• Avoid throat lozengers with menthol, which can dehydrate and irritate the vocal fold tissue. Instead, opt for ones with natural ingredients such as pectin or glycerin. Try Ludens or Halls Breezers if you need one

  • Avoid throat clearing and coughing which can be very traumatic for the vocal folds. These behaviors will not serve to make your voice clearer and will instead cause further irritation. Instead, try taking a sip of water with a “hard swallow” to clear any mucous or to soothe irritation that triggers the desire to cough or throat clear. If you need to get your voice “clearer” try a resonant hum

  • Avoid shouting, screaming or yelling, which could cause injury to the larynx. This includes shouting through a house, screaming at a sports event, yelling during a game, etc. Utilize non-verbal signals, cheer silently at games, utilize email communication more frequently

  • Avoid whispering, which can be straining to the vocal folds. If whispering is the only way you can get a voice, try resonant voice or flow phonation to achieve gentle easy voice without strain or severe tension

  • Reduce excessive upper body tension by engaging in upper body and neck stretches

  • Limit straining to talk over noise or in loud environments (i.e. restaurants, bars, when in a large group). Use healthy methods of increasing vocal loudness and/or consider using a voice amplification device/system for situations requiring projection of voice (i.e. teaching a class)

  • Avoid excessive time in drying environments or use a humidifier

  • Avoid inhalation of environmental irritants like smoke or dust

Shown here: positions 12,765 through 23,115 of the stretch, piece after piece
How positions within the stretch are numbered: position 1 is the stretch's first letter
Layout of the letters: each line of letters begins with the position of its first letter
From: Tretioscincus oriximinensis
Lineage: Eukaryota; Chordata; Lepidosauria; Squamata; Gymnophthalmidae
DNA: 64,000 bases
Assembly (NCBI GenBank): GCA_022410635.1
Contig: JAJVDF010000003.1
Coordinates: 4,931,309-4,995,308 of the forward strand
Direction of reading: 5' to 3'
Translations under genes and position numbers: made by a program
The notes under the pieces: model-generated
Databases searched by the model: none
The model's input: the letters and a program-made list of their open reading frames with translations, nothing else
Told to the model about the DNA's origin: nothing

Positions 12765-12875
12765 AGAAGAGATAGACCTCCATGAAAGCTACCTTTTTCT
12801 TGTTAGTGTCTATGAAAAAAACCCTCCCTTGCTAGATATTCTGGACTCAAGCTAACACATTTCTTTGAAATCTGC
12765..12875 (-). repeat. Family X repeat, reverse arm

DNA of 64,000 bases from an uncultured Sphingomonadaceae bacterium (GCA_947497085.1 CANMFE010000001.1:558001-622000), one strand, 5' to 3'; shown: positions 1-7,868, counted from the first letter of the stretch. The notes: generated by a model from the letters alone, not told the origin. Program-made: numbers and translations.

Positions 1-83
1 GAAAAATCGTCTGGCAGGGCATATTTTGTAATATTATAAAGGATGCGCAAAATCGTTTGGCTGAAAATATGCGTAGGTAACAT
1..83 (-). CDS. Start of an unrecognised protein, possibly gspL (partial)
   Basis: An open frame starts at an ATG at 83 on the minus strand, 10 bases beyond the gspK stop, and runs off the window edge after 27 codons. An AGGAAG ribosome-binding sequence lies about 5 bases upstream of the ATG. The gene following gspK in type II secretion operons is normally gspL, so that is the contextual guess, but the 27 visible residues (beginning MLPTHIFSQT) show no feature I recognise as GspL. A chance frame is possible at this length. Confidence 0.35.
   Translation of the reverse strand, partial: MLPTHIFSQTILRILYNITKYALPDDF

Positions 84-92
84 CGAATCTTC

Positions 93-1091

• Reduce intake of foods that typically trigger reflux and follow reflux precautions through behavioral modifications and medical management as warranted and as recommended by your treatment team

General Reminders

  • Be easy with yourself! Dealing with a voice disorder or voice difficulties can be very challenging and frustrating. Celebrate the small wins, maintain perspective, and appreciate when or in what ways you still can communicate or express yourself (even if in different ways)

  • Be patient with these techniques. Benefit and gains are a process and can happen with frequent practice and through building awareness of your voice

  • Acknowledge that dealing with a voice disorder is hard! Recognize that your feelings about your voice disorder are valid no matter what those are!

Contact me to set up a free consultation or with any questions on ways to keep your voice functioning with more control and freedom!

52 views0 comments

Recent Posts

See All

How to BUILD your own confidence as an early Voice SLP

Let’s move past the advice that confidence is simply just faking it til you make it… Idk about you but that feels pretty icky AND still comes with a lot of underlying self-doubt. Give me true confiden

Voice Clinical Fellowship To-dos and timeline

If you're wondering what the heck to get done WHEN for the CF apps, I got ya 👇🏻👇🏻 DECEMBER Identify your UNIQUE value and traits and your “way in” to stand out from the crowd in your cover letter


bottom of page